You've already heard about the wave of violence by ultra-Orthodox zealots in Israel: grown men spitting on and cursing terrified little girls trying to walk to school; harassing women who refuse to move to the back of public buses; stoning those buses, private cars and the police, and starting full-blown riots. But did you know that when you purchase many popular kosher food items, you may be financially supporting that violence?
There are many different kosher symbols representing several hundred kosher supervision companies. Most are just what they seem to be. But a minority of them are not. Of that minority, at least two kosher supervisions bear special scrutiny.
Badatz Yerushalayim is one of the most respected kosher supervisions in the world. Unlike other hekhshers, the presence of its symbol on a product allows that product to be consumed by even the most ultra-Orthodox kosher consumer. And that is why the Badatz Yerushalayim symbol appears on many Israeli food products exported to the United States. Badatz Yerushalayim is part of Edah HaCharedis, Israel's old-line, stridently anti-Zionist ultra-Orthodox community, based in the Mea Shearim neighborhood of Jerusalem. Edah considers itself to be the continuation of the fervently Orthodox Ashkenazi Jews who moved to Palestine from Eastern Europe in the late 1700s and founded Jerusalem's Ashkenazi community. Edah is made up of distinct Hasidic sects, like Satmar, Dushinsky and Toldos Aharon, along with such non-Hasidic ultra-Orthodox groups as the Perushim and Brisk. They're bound together by vehement opposition to the modern State of Israel. Other ultra-Orthodox groups share some of Edah's anti-Zionist theology but choose to work with the state when it benefits them — something Edah refuses to do. These non-Edah groups vote in Israel's elections, have their own political parties and factions, and serve as members of the Knesset, even though they do not fully accept the state. Edah groups do not vote. They treat the State of Israel as a foreign interloper and the police as an invading army. But because of Edah's standing in ultra-Orthodox communities in Brooklyn, London, Antwerp, Belgium and Montreal, its kosher symbol is found on many of Israel's signature export foods.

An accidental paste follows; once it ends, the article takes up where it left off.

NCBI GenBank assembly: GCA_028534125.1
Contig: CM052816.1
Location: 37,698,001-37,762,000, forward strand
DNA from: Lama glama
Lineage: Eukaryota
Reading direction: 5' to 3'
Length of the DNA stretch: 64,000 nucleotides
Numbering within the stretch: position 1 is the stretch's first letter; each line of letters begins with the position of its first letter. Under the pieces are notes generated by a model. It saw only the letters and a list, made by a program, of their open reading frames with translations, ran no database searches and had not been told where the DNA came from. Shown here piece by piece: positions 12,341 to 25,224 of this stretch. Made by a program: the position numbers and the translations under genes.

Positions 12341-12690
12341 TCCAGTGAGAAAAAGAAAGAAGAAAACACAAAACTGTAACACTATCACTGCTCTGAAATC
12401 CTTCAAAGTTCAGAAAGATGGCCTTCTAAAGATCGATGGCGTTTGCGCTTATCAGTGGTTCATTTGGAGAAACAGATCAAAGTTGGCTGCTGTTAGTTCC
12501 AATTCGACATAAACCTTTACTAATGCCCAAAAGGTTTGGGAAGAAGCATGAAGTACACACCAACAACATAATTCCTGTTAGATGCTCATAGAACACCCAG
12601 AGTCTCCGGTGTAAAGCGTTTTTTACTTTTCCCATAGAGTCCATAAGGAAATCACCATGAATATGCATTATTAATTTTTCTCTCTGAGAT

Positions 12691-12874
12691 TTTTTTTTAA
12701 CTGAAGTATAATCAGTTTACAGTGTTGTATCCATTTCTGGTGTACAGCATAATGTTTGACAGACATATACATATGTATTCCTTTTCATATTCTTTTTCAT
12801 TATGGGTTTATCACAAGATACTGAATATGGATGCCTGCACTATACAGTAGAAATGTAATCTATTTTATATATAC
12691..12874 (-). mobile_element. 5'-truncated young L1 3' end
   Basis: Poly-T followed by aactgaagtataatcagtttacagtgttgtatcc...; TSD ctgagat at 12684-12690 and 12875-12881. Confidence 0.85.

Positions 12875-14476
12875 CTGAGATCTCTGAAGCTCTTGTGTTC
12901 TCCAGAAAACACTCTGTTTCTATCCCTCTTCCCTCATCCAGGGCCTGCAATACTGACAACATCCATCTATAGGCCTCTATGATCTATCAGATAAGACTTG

On January 15, five senior Edah activists were arrested in Jerusalem on charges of money laundering, tax evasion and embezzlement. The crimes were allegedly carried out using Edah's national committee offices and using bank accounts in names of Edah charities meant to help widows, orphans and the poor. According to a report published on the ultra-Orthodox news website Yeshiva World News, police told the magistrate's court that money these Edah activists allegedly laundered was used to fund the Sicarii gang, the violent ultra-Orthodox thugs who lead riots against police and who extort non-Edah businesses. The Sicarii also serve as Edah's unofficial modesty police, attacking women and girls whom they deem to be immodestly dressed or who refuse to move to the back of the bus. Laundered money was allegedly given to the gang to pay for the logistics of violent street demonstrations and attacks on stores and other businesses that did not meet with Edah's approval. Edah also allegedly paid the living expenses of Sicarii members and their families. Proceeds from Badatz Yerushalayim fund a significant part of Edah's operations — including, reportedly some of those payments to the Sicarii. This Sicarii violence serves several purposes. Perhaps the most important is to carve out new Edah territory from neighborhoods populated by non-Edah Jews. Few people want to live cheek by jowl with fanatics who might attack their children at any moment. So people leave, selling their apartments at reduced prices to the only people who want to buy them — Edah members. It might take several years or even longer, but eventually the neighborhood in question becomes an Edah stronghold.